Hybrids make investing easy, reasonably profitable

Your Money

April 25, 2004|By Gregory Karp

For the ultimate in lazy-but-prudent investing, there are ways to buy a single mutual fund, called a hybrid.

That's it: one fund.

These hybrid funds contain stocks and bonds and sometimes cash, all managed by a professional. Even the conservative hybrid funds have had respectable returns, averaging 10 percent annually over the past decade, said Paul B. Farrell, author of The Lazy Person's Guide to Investing. These hybrids come in different flavors.

Here are two types:

Balanced funds: These keep a prescribed balance between stocks and bonds - 60 percent in stocks and 40 percent in bonds, for example. Popular choices are the Vanguard Wellington fund, the Fidelity Puritan fund and the Dodge & Cox Balanced fund. Your allocations will never get out of whack.

Life cycle funds: You buy these funds based on your age, and when you expect to retire. They have a mix of investments that get more conservative as you grow older, a smart financial strategy. For example, Fidelity's Freedom funds have such names as Freedom 2020 and Freedom 2030. The numbers represent the years closest to when you expect to retire.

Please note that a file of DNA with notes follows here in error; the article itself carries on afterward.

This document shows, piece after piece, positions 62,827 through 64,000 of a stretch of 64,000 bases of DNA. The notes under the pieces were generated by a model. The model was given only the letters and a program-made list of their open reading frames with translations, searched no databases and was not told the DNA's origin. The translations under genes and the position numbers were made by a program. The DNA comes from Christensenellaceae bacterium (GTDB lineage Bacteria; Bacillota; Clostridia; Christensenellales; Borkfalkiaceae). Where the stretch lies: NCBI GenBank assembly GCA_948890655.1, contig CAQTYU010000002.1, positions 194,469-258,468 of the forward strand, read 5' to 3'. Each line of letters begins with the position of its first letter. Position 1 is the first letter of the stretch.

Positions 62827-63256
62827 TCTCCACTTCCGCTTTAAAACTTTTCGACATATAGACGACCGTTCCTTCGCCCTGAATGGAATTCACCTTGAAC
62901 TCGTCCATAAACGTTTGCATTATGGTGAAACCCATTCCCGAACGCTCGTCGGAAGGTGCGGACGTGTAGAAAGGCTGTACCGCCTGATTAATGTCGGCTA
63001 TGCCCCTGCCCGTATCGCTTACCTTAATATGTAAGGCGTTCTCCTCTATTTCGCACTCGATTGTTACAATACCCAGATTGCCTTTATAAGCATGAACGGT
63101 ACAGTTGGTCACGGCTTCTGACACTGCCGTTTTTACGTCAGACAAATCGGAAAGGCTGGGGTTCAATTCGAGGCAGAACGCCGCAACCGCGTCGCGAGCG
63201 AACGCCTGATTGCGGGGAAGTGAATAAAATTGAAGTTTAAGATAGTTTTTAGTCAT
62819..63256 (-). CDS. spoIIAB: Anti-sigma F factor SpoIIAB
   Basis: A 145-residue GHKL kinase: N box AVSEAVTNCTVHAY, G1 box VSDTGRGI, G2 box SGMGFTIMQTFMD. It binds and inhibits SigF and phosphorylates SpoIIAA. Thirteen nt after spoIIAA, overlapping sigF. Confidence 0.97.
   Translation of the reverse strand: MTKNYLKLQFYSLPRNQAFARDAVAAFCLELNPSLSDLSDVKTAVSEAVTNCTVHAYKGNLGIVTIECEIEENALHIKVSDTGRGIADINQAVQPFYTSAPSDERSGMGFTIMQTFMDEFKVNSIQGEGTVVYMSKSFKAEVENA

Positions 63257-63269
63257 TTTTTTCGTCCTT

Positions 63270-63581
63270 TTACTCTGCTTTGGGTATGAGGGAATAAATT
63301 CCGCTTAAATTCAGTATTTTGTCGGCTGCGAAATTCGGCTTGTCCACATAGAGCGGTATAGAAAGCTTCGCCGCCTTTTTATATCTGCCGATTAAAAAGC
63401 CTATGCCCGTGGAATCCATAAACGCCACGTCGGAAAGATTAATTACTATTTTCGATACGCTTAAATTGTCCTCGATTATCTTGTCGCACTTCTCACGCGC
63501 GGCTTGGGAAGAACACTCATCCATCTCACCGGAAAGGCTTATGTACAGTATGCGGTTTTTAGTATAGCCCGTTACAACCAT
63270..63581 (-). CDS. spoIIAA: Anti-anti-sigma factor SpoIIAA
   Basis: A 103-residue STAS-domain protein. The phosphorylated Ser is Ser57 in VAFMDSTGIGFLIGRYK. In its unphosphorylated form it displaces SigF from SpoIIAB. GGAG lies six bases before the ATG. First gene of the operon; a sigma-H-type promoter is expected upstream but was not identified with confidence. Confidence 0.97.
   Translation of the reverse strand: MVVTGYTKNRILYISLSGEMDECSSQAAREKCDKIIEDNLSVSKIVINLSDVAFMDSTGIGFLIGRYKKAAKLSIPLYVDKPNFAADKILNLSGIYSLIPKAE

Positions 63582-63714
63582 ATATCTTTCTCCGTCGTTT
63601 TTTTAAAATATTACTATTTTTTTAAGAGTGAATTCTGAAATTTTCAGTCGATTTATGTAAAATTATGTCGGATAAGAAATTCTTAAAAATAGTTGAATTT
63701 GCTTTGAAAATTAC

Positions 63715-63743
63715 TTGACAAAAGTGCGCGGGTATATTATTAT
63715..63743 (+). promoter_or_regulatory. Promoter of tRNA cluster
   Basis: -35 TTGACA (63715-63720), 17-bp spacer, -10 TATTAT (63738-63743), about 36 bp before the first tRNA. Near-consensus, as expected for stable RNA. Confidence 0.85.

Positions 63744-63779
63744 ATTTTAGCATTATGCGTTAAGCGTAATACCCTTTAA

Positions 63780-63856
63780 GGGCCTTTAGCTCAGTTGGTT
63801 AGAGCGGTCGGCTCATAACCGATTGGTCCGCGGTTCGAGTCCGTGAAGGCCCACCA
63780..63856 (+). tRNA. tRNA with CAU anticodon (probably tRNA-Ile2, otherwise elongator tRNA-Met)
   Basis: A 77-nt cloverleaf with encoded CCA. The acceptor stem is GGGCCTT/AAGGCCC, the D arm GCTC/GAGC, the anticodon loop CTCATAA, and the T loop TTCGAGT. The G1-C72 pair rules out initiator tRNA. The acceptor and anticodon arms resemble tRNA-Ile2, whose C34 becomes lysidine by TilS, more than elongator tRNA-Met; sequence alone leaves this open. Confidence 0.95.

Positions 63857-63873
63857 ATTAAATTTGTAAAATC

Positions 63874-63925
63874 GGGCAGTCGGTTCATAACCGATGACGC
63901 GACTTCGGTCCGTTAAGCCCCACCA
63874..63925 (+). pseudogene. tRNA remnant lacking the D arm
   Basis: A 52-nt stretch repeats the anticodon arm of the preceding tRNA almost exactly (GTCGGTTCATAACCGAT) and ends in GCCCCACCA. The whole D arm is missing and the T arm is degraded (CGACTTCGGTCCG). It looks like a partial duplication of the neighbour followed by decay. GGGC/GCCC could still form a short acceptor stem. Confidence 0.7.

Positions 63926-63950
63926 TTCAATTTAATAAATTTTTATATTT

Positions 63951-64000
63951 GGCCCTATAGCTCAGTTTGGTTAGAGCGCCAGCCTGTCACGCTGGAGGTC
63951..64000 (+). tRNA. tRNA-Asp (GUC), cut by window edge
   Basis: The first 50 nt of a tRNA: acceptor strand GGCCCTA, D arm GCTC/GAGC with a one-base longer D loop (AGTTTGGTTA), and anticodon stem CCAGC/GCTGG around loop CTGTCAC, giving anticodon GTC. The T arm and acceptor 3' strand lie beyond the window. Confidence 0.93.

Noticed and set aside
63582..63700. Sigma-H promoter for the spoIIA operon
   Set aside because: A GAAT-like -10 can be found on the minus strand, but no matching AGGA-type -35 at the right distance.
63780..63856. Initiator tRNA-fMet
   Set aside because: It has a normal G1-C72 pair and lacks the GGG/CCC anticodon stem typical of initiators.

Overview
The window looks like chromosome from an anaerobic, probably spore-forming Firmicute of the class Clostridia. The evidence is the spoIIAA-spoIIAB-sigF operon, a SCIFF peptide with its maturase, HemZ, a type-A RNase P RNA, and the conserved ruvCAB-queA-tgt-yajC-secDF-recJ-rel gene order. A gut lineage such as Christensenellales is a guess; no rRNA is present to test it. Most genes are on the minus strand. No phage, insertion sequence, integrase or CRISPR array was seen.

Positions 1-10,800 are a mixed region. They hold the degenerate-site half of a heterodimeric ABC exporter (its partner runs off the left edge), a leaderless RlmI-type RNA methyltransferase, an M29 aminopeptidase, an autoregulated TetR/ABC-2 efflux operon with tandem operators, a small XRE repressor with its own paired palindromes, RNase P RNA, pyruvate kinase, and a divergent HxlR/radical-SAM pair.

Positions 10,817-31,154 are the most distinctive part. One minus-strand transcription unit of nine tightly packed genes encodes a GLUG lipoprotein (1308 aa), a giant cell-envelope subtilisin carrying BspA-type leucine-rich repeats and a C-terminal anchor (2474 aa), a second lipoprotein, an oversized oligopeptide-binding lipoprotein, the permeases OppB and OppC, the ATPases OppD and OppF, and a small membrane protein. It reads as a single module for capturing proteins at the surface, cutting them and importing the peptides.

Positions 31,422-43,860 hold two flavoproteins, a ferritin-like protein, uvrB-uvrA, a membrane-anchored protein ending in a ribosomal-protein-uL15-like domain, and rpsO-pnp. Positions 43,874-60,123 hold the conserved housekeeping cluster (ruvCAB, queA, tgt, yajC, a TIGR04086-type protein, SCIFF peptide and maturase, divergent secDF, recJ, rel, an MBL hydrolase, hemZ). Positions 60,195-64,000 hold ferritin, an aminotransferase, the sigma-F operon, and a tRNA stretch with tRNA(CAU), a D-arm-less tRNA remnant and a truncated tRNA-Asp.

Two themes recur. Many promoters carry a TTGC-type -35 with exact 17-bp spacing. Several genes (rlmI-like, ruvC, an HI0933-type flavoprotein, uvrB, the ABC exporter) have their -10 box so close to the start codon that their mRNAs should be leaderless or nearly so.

One warning with hybrids is that because they are professionally managed, they tend to have somewhat high expenses, which will lower overall returns, Farrell said. Hybrids with expense ratios higher than 1 percent are pricey, with 3 percent being outrageous.

Find the fees and expenses of any mutual fund from the company or an online financial site, such as Yahoo Finance, http://finance.yahoo.com, or Morningstar, www.morningstar.com.

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